Chocolate Comfort

As I pushed my cart through Trader Joe’s, I nursed my perceived wounds.  Earlier in the day I attended a writer’s workshop, an opportunity to see if my novel in progress proved marketable. All twenty four attendees, myself included, met the month prior with speakers who shared with all of us the work that lay ahead. I left this portion of the program inspired to rework the theme of my pitch to promote my novel to a literary agent.

The next few weeks I wrestled with words, read, reread and rewrote again. I called a friend and consulted, read my three paragraph synopsis to my husband, and queried both of them on my content.

“If you read this on the book’s back cover, would you be intrigued enough to open the book and read the first few pages?  Or would you put it back on the shelf?”

My husband waffled.  “I only read non-fiction, so maybe not the best person to ask.”

“Oh, I’d want to read it!” said my friend.

But hey, what are friends for if not to offer support?

I crafted what I believed to be a great start line, reread my three paragraphs for the umpteenth time, printed it out and departed for the workshop in great spirits.

I left the session with a flattened ego.

Instead of commentary on the brilliant pitch I’d worked on for weeks, I received no particular feedback at all.  I was the next to the last person to read. The literary agent listened to twenty two individuals before I took my turn. Made sparse notes; I observed  only one piece of paper on the table .  I watched as the notes were jotted up the side margin.  Possibly one too many hopeful authors’ story caused the “random access module” of his brain’s processor to max out.

On the drive home I chided myself. “Don’t take this so personal, rejection is part of the game.” I believe I possess a thick hide when it comes to critical advice. I take the bad with the good. I just needed some “retail therapy”. I drove directly to my favorite foodie store.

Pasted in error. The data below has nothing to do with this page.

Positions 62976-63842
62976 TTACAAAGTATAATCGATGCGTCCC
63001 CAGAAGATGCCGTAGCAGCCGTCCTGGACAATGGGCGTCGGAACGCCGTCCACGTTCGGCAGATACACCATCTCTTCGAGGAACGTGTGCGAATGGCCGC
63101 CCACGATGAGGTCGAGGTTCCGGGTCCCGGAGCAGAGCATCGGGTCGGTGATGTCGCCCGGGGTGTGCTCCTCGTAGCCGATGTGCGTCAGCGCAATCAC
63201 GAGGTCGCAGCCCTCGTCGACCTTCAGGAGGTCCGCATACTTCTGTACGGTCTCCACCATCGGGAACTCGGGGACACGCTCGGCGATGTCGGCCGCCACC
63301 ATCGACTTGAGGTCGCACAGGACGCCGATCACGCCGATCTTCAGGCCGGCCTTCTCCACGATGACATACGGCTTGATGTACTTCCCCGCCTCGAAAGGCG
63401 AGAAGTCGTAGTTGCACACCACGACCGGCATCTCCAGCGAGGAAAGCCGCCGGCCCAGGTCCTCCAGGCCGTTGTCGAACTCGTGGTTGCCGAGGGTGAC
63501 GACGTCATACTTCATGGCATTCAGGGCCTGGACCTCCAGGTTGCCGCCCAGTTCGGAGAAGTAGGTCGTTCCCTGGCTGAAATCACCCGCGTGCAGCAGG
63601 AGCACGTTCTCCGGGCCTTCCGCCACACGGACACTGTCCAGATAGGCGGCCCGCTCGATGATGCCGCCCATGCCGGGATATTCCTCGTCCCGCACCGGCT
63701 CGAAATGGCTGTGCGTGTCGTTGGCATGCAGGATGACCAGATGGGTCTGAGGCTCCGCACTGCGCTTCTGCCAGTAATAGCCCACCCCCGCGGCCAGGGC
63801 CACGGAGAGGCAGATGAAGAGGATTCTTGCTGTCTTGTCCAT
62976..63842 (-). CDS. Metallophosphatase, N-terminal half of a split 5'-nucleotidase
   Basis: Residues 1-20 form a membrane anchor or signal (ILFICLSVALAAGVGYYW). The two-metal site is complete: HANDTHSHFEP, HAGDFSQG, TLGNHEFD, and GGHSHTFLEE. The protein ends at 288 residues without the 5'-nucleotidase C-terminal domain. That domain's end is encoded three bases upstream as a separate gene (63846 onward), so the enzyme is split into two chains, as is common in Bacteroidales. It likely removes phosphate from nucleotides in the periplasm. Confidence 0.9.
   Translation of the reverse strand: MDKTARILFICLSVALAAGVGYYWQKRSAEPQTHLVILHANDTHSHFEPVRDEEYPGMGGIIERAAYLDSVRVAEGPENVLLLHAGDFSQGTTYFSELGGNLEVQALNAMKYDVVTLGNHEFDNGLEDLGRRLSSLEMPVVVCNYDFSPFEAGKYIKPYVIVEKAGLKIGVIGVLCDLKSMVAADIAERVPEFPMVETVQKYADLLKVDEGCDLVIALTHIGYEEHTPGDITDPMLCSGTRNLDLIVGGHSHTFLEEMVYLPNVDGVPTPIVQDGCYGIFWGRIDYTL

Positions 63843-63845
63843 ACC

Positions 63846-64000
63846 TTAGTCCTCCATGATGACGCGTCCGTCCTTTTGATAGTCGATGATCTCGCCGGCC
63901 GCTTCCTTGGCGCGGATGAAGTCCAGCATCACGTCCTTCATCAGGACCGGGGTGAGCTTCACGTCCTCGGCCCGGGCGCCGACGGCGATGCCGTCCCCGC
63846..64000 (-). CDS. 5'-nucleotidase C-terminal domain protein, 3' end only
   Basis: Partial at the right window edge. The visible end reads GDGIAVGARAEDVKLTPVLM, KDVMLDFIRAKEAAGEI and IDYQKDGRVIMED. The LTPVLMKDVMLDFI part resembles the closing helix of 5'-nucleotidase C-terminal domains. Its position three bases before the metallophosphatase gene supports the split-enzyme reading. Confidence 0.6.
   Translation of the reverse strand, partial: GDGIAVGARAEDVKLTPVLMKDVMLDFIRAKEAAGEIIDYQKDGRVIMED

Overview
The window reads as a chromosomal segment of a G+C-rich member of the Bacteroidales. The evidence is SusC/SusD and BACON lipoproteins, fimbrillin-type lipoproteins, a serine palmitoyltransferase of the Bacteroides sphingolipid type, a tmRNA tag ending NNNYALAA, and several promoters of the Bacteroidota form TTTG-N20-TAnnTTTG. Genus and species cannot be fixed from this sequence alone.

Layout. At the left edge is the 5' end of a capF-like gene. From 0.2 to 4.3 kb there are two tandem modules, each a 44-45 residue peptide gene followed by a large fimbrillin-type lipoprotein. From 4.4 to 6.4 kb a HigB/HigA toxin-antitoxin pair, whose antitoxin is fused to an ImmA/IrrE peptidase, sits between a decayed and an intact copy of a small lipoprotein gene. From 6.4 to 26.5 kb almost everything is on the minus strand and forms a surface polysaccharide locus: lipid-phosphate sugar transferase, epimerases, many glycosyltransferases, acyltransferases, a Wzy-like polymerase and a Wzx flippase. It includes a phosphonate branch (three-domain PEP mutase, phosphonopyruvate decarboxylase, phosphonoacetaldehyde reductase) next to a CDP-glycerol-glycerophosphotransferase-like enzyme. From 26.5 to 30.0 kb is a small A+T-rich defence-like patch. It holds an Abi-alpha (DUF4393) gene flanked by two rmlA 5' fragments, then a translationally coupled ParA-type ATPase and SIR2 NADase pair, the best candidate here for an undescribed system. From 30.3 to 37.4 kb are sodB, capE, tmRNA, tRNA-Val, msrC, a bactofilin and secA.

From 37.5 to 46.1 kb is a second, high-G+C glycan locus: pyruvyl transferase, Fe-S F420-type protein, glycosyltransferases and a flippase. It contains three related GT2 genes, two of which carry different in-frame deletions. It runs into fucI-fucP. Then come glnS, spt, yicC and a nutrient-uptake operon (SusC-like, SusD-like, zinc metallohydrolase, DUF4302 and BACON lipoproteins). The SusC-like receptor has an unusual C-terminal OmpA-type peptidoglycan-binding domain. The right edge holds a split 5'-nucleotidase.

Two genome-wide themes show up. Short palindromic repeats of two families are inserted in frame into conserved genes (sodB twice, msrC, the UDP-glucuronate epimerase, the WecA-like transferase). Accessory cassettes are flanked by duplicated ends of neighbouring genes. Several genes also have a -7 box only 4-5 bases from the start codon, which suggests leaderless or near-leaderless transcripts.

Wounded animal instinct propelled me into the frozen food aisle.  My shopping list included staples in my freezer like the Triple Pepper Mélange that needed to be replenished. The top shelves of this aisle are stocked with items I cannot resist, cookies and confectionary items. By the time I’d reached the checkout line my cart contained not only the items on my list but clear plastic tubs of Dark Chocolate covered Caramels and Roasted Pistachio Dark Chocolate Toffee.

Fortune smiled upon me as I sat in my car, my goodies on the front seat next to me. As I struggled with the plastic tamper proof rings, I dialed my sister. Thank goodness she answered right away! I poured out my heart and she made sympathetic noises.  I cannot munch on chocolate covered caramels and carry on coherent conversation at the same time. I felt better and ceased to tamp down my hurt feelings with  the chewy truffles.

I arrived home and began to unload my shopping bags. My husband greeted me.

“So, how did the workshop go?”

I met his gaze and mumbled “Tell you later.”

My husband took in my activity; the candy containers I’d shoved onto the top shelf of the highest kitchen cupboard and wisely posed no further questions.

If I said the uneaten chocolate wound up in the trash, I’d be a liar.

Tomorrow I’ll don my “big girl panties” and get back to work on a rewrite of chapter twenty-nine.

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